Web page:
What do the Federal Government amendments to the Family Law Act mean for Superannuation?
Superannuation in Family Law
What does this mean for you?
The Family Law Act was amended in 2002 to deal with superannuation. It gave power to the Court to deal with superannuation entitlements. The amendments allowed the Court to transfer entitlements in the fund of one of the parties to the other. The person receiving the benefit of the entitlement in the other party’s fund would keep that entitlement in the fund or roll the entitlement out into a fund of that party’s choosing.
If the funds were not rolled out the party receiving the interest in the other party’s superannuation fund could deal with the entitlement as their own fund by paying monies into the fund or allowing the interest to increase by the actual increments of the fund.
Prior to 2002, the superannuation interest could not be dealt with by the Court which meant that one party may have the benefit of a large superannuation interest which they retained and that the other party was excluded from that interest. A party may have salary sacrificed their income into their superannuation fund thereby creating a large superannuation interest. The remaining assets may have been meagre which meant that one party would walk away with a large superannuation interest and the other party would only have a small interest in the remaining assets of the marriage which could be meagre. However, if a party was entitled to draw down on their fund because of retirement or some other reason which allowed that party to deal with their super, then the Court had powers to prevent a party from dealing with their superannuation entitlements and when that party retired, the Court could then make Orders for monies to be drawn down from the superannuation fund and paid to the other party. This created difficulty in enforcing such Orders. The Family Law Act was amended to overcome these problems.
Legislation was further changed 2009 which enabled de-facto couples and same sex couples to have the same rights as a married couple under the Family Law Act. This allowed them to also have the benefit of the change in legislation enabling the splitting of their superannuation funds.
Recent Federal Budget Amendments to Superannuation
Substantial amendments were made to superannuation which greatly affects separating parties.
Pursuant to such changes the maximum amount a person can put into superannuation (non-concessional contributions – after tax dollars) is $500,000.00 per member. This is a life time limit which became effective from 03 May 2016.
Prior to the changes being made a person’s limit was $540,000.00 every three (3) years (if that person was under 65 years of age) or $180,000.00 per year. Many people took advantage of the legislation as it then was to contribute $540,000.00 every three (3) years being the maximum allowed at that time. If such contributions were made then the entitlements of that person now exceed the newly introduced lifetime cap. If the total amount paid into super exceeded the $500,000.00 after the date of the legislation then that person is now required to draw down the excess paid into superannuation and cannot contribute anymore non-concessional contributions to his/her fund. There was no penalty in drawing down the amount required. When the limited amount of $500,000.00 has been paid into the superannuation fund no further non-concessional contributions can be made.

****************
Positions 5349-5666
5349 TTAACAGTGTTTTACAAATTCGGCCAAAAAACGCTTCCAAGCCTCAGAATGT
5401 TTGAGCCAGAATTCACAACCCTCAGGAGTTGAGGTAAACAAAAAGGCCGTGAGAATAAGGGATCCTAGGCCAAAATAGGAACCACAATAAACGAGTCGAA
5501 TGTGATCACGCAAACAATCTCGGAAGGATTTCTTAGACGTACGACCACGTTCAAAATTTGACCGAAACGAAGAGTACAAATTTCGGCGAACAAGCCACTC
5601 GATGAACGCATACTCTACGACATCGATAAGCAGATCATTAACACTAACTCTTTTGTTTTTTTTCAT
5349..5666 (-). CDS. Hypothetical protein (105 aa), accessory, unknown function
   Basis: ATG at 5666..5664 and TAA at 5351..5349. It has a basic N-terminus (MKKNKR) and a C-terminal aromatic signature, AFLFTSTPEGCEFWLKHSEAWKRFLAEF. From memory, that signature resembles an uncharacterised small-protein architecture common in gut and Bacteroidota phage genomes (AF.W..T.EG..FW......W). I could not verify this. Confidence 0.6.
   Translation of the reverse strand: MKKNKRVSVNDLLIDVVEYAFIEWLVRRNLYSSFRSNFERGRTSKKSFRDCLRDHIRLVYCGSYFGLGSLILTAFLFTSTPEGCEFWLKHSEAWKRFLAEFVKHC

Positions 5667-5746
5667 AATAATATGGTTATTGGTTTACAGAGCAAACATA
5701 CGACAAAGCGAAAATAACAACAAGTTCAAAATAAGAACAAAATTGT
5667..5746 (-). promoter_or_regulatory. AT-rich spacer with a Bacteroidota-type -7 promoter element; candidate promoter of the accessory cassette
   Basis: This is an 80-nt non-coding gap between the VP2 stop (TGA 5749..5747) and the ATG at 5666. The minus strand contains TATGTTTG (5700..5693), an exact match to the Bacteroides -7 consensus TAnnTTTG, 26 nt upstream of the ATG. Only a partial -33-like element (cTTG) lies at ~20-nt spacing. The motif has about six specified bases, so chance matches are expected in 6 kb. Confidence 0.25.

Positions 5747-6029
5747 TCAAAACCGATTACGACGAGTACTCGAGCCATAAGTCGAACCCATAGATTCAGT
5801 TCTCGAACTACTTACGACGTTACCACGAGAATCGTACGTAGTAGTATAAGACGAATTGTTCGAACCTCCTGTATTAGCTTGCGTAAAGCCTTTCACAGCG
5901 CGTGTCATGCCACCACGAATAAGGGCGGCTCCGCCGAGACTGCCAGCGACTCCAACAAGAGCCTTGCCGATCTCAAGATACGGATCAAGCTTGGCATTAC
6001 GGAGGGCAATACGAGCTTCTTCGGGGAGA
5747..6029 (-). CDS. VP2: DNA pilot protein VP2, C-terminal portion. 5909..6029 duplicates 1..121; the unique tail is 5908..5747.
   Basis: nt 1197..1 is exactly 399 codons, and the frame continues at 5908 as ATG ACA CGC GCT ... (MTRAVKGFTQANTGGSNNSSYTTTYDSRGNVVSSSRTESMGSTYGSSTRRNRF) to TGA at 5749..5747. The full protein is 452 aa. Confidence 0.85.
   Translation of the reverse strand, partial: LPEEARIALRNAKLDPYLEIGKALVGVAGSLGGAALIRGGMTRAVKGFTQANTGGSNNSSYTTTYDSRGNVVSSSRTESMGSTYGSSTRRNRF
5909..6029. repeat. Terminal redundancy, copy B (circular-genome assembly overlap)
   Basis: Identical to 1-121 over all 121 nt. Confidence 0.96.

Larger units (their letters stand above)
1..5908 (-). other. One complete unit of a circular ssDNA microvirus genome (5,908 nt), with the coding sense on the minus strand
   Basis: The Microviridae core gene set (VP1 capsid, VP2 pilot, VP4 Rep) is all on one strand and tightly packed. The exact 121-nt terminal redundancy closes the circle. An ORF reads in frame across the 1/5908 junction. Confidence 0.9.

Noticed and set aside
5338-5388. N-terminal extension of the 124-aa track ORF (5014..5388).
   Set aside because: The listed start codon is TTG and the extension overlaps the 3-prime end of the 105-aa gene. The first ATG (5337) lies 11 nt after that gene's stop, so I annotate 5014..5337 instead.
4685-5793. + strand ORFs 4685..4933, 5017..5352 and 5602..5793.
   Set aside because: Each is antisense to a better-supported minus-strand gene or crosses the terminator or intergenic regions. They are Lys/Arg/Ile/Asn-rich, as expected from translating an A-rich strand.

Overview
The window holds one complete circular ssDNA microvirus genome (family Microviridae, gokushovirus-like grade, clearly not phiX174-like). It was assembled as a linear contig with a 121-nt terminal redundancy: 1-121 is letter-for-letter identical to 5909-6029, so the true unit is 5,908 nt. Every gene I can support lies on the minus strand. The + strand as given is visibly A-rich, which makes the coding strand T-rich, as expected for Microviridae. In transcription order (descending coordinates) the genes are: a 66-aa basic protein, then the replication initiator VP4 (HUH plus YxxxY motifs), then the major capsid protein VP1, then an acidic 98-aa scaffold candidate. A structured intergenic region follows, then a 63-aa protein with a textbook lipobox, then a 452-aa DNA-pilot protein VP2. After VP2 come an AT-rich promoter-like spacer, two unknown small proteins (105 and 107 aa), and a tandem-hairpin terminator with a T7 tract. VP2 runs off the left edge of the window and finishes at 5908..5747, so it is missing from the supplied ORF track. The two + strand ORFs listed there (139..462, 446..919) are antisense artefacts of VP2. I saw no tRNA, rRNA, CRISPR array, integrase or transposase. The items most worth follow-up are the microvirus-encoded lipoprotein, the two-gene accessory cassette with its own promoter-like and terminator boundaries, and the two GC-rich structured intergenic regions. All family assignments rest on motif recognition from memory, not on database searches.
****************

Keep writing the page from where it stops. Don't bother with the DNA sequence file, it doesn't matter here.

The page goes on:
Further, the limit on the allowable before-tax concessional contributions was reduced from $30,000.00 to $25,000.00 per year from July 2017.
Because the Family Law legislation allows for splitting of superannuation funds, many couples now separating may lose the ability to replace the entitlements in their fund if a splitting Order is made by the Court.
Because of the changes to the superannuation legislation, people in a relationship, after separation will find it harder to rebuild their superannuation if a splitting Order has been made on their fund.
Are there ways to protect yourself from the Superannuation Changes?
Nicole Pedersen in a recent article suggests 4 ways of minimizing the impact:
- Split your pre-tax super contributions equally in marriage – the main goal may be to equalise balances so, as a family, pay in and amass as much as possible under the proposed stringent limits. Contribute as much as concessional – salary sacrifice – contributions as you can for a lower earning spouse (from July 2017 it’s planned you’ll no longer have to do this through an employer).
- Equalise your pre-tax contributions in marriage – if you and your spouse have unequal balances, you could also use the once-a-year opportunity to help even out balances by splitting concessional contributions paid into the higher balance account across to the other spouse’s super. Under the super splitting rules, you can move up to 85 per cent of contributions into the other spouse’s account.
- Split your post-tax contributions equally in marriage – this way, in the event of a subsequent relationship breakdown, neither spouse loses the right to make future non-concessional contributions. When making after-tax contributions progressively over time, share them between accounts. Also get freebies and tax benefits via after-tax spouse contributions (attracting up to a $540 tax rebate if, from July 2017, your spouse earns under $37,000) and a $1000 annual non-concessional contribution (to get the government’s co-contribution of up to $500 into the fund of someone earning under $50,454).
- Split your super equally on divorce – possible the only way to ensure both parties still have some capacity to rebuild their super if they have the money to do so.